BWArchitects’s Artist Loft Juxtaposes a Gritty Brooklyn Warehouse with Warm Interiors

Posted On Wed, November 19, 2014 By

Posted On Wed, November 19, 2014 By In Architecture, Brooklyn, Design, Interiors

There’s plenty to be said about Brooklyn becoming a brand and the second most expensive place in the country to live. But every once in a while, we stumble across something that still has a bit of the borough’s old school glory.

Take this Brooklyn Artist Loft designed by BWArchitects. The firm’s dramatic conversion of a light manufacturing warehouse to a work/live artist studio juxtaposes the building’s gritty, industrial exterior with warm, light-filled interior spaces.

Brooklyn Artist Loft, BWArchitects, warehouse conversions

Brooklyn Artist Loft, BWArchitects, warehouse conversions

BWA’s clever design separates the live and work areas with a retractable translucent wall divide. Not only does it serve a functional purpose, but it adds just the right touch of industrial design to the main spaces of the loft. Additionally, a large sloped skylight divides the two spaces. When the wall is closed, its translucency filters direct light from the linear skylight toward the library and studio areas. A white steel-and-glass staircase–a contemporary addition–connects the main lower level with the bedrooms and roof deck on the floor above.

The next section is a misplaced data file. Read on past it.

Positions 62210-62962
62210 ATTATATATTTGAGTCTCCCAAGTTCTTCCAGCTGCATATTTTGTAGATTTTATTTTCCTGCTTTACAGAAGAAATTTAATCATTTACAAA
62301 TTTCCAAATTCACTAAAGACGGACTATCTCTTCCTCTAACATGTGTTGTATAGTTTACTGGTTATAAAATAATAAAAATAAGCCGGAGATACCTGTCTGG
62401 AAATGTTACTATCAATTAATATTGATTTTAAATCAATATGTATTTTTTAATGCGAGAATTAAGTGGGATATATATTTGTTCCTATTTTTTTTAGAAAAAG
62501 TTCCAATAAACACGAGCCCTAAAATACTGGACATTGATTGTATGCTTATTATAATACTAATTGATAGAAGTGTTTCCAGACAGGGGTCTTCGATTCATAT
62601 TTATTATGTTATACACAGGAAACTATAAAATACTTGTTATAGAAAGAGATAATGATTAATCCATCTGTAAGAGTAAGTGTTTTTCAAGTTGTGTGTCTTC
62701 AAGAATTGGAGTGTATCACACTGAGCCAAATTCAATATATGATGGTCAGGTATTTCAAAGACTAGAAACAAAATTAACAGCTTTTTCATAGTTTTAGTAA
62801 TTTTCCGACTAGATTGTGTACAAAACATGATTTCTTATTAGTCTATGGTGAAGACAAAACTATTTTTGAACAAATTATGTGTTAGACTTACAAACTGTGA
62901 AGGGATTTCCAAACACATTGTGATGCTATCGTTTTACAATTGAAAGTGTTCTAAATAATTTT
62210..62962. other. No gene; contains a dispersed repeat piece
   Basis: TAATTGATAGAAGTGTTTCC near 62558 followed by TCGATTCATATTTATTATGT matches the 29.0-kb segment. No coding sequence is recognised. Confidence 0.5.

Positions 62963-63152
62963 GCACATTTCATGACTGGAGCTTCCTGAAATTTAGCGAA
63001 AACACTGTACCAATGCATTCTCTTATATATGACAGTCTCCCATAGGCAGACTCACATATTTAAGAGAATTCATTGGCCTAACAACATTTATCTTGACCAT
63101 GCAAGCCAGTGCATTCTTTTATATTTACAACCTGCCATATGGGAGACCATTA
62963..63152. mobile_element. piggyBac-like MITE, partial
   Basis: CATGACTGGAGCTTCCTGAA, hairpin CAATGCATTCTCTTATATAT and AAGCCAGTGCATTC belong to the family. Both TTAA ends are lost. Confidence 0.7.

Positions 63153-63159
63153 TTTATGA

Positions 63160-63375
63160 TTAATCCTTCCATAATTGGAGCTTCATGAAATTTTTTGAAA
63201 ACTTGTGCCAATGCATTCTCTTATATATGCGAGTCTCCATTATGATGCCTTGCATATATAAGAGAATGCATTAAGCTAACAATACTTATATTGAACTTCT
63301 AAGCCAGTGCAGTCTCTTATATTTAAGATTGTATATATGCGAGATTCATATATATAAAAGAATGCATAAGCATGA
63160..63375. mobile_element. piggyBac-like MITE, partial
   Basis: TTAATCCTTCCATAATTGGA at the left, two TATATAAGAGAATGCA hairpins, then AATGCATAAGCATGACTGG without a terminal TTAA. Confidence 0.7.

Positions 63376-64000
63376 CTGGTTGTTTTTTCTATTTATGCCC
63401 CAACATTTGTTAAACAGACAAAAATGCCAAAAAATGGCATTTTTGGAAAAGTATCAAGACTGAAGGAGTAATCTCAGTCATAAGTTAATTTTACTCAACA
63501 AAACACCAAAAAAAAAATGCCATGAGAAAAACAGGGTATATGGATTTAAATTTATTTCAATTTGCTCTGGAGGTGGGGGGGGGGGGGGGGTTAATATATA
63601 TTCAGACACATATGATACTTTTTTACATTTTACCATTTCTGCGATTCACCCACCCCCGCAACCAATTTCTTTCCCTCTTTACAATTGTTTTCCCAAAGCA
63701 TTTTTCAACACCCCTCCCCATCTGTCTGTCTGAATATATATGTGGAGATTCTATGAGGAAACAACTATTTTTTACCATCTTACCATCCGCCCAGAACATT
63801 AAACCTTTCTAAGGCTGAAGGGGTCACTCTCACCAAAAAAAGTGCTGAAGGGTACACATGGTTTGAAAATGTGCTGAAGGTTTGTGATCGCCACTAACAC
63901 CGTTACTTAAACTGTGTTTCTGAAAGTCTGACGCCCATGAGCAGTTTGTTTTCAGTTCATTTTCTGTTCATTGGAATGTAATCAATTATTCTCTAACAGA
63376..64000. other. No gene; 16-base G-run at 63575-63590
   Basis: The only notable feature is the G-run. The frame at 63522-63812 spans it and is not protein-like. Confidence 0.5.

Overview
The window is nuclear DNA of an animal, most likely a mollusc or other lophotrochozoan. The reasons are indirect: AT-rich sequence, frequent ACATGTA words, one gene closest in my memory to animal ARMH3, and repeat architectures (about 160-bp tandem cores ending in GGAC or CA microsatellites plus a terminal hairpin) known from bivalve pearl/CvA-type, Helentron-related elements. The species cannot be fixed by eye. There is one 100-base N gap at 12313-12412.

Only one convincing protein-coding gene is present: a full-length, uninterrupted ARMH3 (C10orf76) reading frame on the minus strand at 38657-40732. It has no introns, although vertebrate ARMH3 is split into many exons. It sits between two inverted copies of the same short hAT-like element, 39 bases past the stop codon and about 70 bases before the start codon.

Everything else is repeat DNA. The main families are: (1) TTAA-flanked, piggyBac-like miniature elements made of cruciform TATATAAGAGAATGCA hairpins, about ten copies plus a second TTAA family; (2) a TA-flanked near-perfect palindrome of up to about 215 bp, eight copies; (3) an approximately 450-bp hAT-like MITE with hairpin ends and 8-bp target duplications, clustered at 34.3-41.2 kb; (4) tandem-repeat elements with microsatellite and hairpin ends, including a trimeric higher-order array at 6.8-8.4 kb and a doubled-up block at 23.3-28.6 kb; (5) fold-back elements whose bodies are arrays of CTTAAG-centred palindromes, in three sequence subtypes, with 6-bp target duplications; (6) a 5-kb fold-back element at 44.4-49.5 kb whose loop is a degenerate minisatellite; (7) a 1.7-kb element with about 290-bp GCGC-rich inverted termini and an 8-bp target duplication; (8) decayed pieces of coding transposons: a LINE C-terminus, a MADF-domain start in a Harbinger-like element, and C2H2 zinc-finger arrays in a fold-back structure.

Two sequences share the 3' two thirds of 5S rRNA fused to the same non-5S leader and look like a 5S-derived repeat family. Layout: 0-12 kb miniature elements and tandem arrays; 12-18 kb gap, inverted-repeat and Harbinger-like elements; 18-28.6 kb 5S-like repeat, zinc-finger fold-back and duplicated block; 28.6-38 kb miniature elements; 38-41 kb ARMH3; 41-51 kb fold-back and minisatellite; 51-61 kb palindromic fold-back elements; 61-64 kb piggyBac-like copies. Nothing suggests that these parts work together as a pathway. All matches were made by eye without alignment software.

Brooklyn Artist Loft, BWArchitects, warehouse conversions

Thanks to huge, packed-to-the brim dark wood floor-to-ceiling bookshelves, rich, patterned rugs and plush furniture, the library is perhaps the warmest space in the entire loft. Modern hanging lamps give the space a contemporary touch, and the wall of windows opens it to the outdoors.

Brooklyn Artist Loft, BWArchitects, warehouse conversions

The entire first floor is open to the lovely terrace, which can serve as a second dining room, place to relax, or landscaped backyard. It makes perfect sense that this is a live/work space, because with the beautiful, functional design who would ever want to leave?

See all of BWArchitects’ work here.

Photos via BWArchitects

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